Friday, August 19, 2005

THE FALCON


This the Falcon: the meeting place of Chester Writers. Chester Writers will meet anywhere as long as it is a pub, and the people at the Falcon have kindly let us meet in their upstairs room for about four years now. It is an old place. You can tell because the floors and walls slope off in all directions and at all angles. When you step through the front door you immediately come face to face with a wall - always a sign of antiquity - it prevents drafts. To the left is the front bar which incorporates the remains of a medieval shop front, and to the right another bar. It is usually busy but you don't have to wait long to be served. Then if you turn around 180 degrees you will find the staircase in front of you: two sharp turns will lead you past the original medieval wall, its wattle and daub exposed and displayed for the interested visitor. A blackboard announces a private party which for the last few years has been embellished with a chalked picture of a pumpkin lamp. Then there is a door and another door, usually a vacuum cleaner and a bucket tucked away, but not so discreetly that you don’t notice. The doors of the landlord's rooms cluster to the right and to the left is the large dark door leading to our room. It is difficult to open because of its bulk. It is necessary to give it a sudden and confident shove. Then there is large upstairs room exactly as it has been for centuries: dimly lit, an impression of burgundy, a small bar in the corner and choked with items of dark-wooded furniture. The floor sags quietly - too soft to squeak. The ancient magnificent window with its hundreds of panes, each one seemingly tweezed in by hand, spreads along the entire outside wall and through it leaks the sound of the small city - its traffic and voices. There is a noisy fan on the wall, and a radiator and an array of switches to turn these things off an on, but which no one has yet mastered. On windy nights the sign creaks loudly outside in its housing - which added some atmosphere to the poetry readings of Gladys Mary Coles and Aileen LaTourette when they visited us a couple of months ago - but it is a comfortable room and we are happy and lucky to be able to meet there.

The earliest structure dates from 1200: a massive hall running down the street. Then, in medieval times, this was altered to form a smaller hall for a shop and outside that a covered walkway, which in Chester is called a row. This structure still makes up the front bar of the pub. It was taken inside again in 1642 when the owner, Sir Richard Grosvenor, needed more space for his royalist family to live safely within the city walls. There were Roundheads outside so he needed to extend this mansion.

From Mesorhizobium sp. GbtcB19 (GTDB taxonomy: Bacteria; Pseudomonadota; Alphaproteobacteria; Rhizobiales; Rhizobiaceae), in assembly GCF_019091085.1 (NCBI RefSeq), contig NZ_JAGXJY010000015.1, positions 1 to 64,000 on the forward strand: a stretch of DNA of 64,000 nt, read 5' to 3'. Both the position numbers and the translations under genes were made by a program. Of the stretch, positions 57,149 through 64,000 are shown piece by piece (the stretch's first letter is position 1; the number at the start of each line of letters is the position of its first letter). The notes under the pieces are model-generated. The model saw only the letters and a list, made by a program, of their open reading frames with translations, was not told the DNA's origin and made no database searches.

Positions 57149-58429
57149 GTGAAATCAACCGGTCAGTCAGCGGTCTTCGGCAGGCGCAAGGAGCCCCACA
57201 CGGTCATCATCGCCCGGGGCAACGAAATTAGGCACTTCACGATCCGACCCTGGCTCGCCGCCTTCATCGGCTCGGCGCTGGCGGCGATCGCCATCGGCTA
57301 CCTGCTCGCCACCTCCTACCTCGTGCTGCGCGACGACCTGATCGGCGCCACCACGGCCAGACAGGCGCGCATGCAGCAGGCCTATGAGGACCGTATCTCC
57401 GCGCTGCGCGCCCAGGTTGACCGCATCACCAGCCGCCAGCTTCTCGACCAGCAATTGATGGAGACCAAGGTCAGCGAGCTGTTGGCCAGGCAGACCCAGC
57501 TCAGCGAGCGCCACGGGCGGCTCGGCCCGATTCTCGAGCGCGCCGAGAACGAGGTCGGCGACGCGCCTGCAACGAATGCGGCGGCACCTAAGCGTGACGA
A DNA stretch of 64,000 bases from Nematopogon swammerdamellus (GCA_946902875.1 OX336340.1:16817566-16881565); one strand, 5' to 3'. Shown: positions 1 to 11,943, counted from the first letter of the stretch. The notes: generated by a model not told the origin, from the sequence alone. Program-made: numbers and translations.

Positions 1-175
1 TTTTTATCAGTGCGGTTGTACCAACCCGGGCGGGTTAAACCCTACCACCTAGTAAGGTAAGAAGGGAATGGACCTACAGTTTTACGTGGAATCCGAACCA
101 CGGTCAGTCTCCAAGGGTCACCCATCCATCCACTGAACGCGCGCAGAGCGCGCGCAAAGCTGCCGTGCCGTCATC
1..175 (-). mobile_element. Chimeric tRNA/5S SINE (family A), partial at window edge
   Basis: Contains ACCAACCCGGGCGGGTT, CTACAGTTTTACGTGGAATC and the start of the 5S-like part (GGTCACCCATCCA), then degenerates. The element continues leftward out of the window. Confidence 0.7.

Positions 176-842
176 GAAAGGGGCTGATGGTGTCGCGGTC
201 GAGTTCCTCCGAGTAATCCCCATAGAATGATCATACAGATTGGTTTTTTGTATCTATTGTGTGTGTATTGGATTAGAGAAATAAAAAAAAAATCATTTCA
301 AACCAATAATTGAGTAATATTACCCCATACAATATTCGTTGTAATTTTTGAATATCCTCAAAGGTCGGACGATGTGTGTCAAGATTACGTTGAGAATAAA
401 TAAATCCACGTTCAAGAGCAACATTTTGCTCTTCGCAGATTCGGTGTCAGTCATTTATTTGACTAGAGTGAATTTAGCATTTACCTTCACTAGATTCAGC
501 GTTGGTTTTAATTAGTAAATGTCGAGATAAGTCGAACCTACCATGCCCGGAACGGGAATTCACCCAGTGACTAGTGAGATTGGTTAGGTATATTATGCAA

1642 - 350 years ago - it is just the recent past for the Falcon which has given at least 700 years of nearly continuous service. There are 13th century pillars in the bar, beams in the cellar which have been dated from 1200, while the main structure built in the 16th and early 17th century. I like to think that during this time there have been lots of groups like ours - drinking the local brew, catching up on gossip and reading out their poetry and prose to an appreciative audience.

4 Comments:

Anonymous Ravi Raizada said...

Congratulations on an entirely readable blog. I enjoyed reading your Blog and learned new things I did not know about contemporary writers, mating of snails and the history of the Falcon Inn.

I am sure your workshop at the Cheltenham Festival will go well.

I look forward to reading more of it in future.

Wed Aug 24, 11:13:00 am  
Anonymous Clare said...

Thanks Ravi - that's very kind of you and I'm delighted you've been able to take a look.

Wed Aug 24, 02:44:00 pm  
Blogger marlyat2 said...

I've gone back to the root...

Did I say that I once spent three days in Chester, back when I was young and fleet and pedaling a zippy blue-green Peugeot bike? Gawked about town, went to the Grosvenor, and rode about on some chilly hills.

How lovely to be a Chester writer and meet at the Falcon. I can walk down to the Tunnicliff Inn (a mere 1802), but I don't think that I'll be likely to find any writers at home. (Of course, we're all dominated by the ghost of James Fenimore Cooper, anyway.)

Sun Sep 03, 06:10:00 am  
Anonymous Clare said...

Marlyat: Thank you for arriving back here. You stayed at the Grosvenor? that is so posh.

Sad to say I have not been much to the Chester Writers recently. I seem to be drifting away. Maybe I'll drift back, but at the moment I seem to be becoming something of a hermit, happy in my own company for a while.

1802 is pretty old!

Sun Sep 03, 11:47:00 pm  

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